Animal re-entry safety tips

For all residents bringing pets home

By Dr. Carolyn Levitz, Veterinarian of the Fort McMurray SPCA

PETS PAGE FMSPCA_PETTIPS

The safety recommendations for humans re-entering an area following evacuation due to wildfires, also pertains to pets.

 

During an air quality alert warning:
• Pets should remain indoors, as much as possible.
• Avoid exercising and do not engage in high energy activities; such as jogging, hiking, running beside a bicycle, etc.
• Keep your pet well hydrated. Make sure your pet has access to a clean and abundant supply of water. This ensures that animals have moist airways that can function well to move inhaled particles up and out of the body.
• Pets should not be left outdoors for hours at a time. For example, when you are at work. The air quality in an area can change rapidly.
• Short walks are okay for dogs who require walks for bathroom purposes, but otherwise should be avoided.
• Special attention should be given to young, elderly and pregnant pets, as well as animals with diseases (especially if their conditions are respiratory or cardiac related).
• If your pet exhibits abnormal signs; such as coughing, vomiting, lack of appetite etc., they should be evaluated by a veterinarian as soon as possible.

During a boil water advisory:
Many dogs eat anything they find outside and ingest huge numbers of bacteria with no problems. Boil water advisories are usually enacted because of the detection of E.coli in the water. If E.coli is present, it means that other potentially harmful microorganisms can be present. These waterborne organisms can potentially cause disease in your pet, or pets that get infected can remain healthy, but shed the organism and become a source of infection for people. Therefore, during a boil water advisory, boil water for your pets when you are boiling water for your family, or use bottled water.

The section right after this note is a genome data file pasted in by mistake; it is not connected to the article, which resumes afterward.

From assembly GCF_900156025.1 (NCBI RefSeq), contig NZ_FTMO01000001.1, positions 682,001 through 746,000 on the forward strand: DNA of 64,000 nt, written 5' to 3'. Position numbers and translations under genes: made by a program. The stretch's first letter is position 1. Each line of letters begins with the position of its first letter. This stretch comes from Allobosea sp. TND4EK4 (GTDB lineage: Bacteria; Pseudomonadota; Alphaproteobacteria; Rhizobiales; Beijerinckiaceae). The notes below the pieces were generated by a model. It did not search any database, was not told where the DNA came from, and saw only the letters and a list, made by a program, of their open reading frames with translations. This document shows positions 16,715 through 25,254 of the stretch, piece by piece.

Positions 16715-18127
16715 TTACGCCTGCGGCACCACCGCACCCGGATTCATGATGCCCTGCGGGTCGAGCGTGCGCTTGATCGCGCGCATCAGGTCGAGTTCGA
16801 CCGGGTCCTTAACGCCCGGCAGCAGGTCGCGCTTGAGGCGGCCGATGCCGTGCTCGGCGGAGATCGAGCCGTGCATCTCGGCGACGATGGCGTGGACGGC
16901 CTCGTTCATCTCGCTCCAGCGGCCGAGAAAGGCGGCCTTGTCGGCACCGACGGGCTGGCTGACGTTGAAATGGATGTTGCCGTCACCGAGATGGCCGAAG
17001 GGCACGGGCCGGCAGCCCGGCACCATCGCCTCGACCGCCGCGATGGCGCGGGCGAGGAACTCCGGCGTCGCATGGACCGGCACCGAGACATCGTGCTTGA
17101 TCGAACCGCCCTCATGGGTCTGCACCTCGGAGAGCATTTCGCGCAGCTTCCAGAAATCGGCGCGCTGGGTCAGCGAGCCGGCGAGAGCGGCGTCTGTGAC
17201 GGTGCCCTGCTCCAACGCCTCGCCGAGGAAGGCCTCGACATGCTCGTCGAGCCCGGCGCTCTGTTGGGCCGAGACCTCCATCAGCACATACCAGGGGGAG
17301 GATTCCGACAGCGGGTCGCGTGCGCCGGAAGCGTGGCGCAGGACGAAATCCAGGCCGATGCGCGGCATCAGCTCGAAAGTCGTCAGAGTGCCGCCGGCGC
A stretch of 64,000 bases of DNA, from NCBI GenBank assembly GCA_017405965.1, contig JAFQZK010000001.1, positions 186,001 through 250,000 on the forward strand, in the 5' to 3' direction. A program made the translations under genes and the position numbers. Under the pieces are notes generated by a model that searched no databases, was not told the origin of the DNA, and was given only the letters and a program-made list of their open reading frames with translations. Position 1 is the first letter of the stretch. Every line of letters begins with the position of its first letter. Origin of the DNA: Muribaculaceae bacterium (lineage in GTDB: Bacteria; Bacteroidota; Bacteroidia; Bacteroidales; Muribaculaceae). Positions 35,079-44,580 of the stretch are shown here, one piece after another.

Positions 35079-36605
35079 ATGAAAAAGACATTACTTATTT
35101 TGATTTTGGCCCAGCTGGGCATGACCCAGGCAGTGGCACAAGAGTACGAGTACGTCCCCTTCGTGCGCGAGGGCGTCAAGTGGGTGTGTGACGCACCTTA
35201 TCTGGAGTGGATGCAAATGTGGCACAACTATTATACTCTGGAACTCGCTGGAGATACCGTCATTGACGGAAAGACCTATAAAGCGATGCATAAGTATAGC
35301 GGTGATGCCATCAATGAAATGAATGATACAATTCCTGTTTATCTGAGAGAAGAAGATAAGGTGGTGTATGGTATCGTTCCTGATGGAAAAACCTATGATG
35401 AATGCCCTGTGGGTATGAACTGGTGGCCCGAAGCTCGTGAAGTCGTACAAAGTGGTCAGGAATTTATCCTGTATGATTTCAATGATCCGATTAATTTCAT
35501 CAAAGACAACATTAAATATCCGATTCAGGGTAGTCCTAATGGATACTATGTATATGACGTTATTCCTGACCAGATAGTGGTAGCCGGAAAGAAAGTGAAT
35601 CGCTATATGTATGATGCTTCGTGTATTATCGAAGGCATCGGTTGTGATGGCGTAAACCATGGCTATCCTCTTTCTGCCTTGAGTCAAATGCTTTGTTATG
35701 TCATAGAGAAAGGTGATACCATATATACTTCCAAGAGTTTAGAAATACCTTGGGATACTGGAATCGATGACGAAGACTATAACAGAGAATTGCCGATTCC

Signs of smoke inhalation:
Your pet needs to be evaluated by a veterinarian for possible smoke inhalation if any of the following signs are seen:
• Difficulty breathing
• Increased respiratory rate
• Burns, swelling or inflammation of the mouth, eyes, skin, throat
• Open mouthed breathing
• Drunken, uncoordinated gait
• Weakness, lethargy
• Foaming at the mouth
• Smoke smell to the fur
• Abnormal vocalization
• Seizures
• Coma
• Squinting
• Change in colour, or spots on the cornea (outermost surface of the eye)

Remember air quality and boil water advisories apply to animals as well as humans. The same hazards to the respiratory and digestive systems face by people are faced by our pets.

–  Article as shown in Connect’s Special Edition – First Issue After the Wildfire – Released May 28, 2016 –

-Connect Weekly-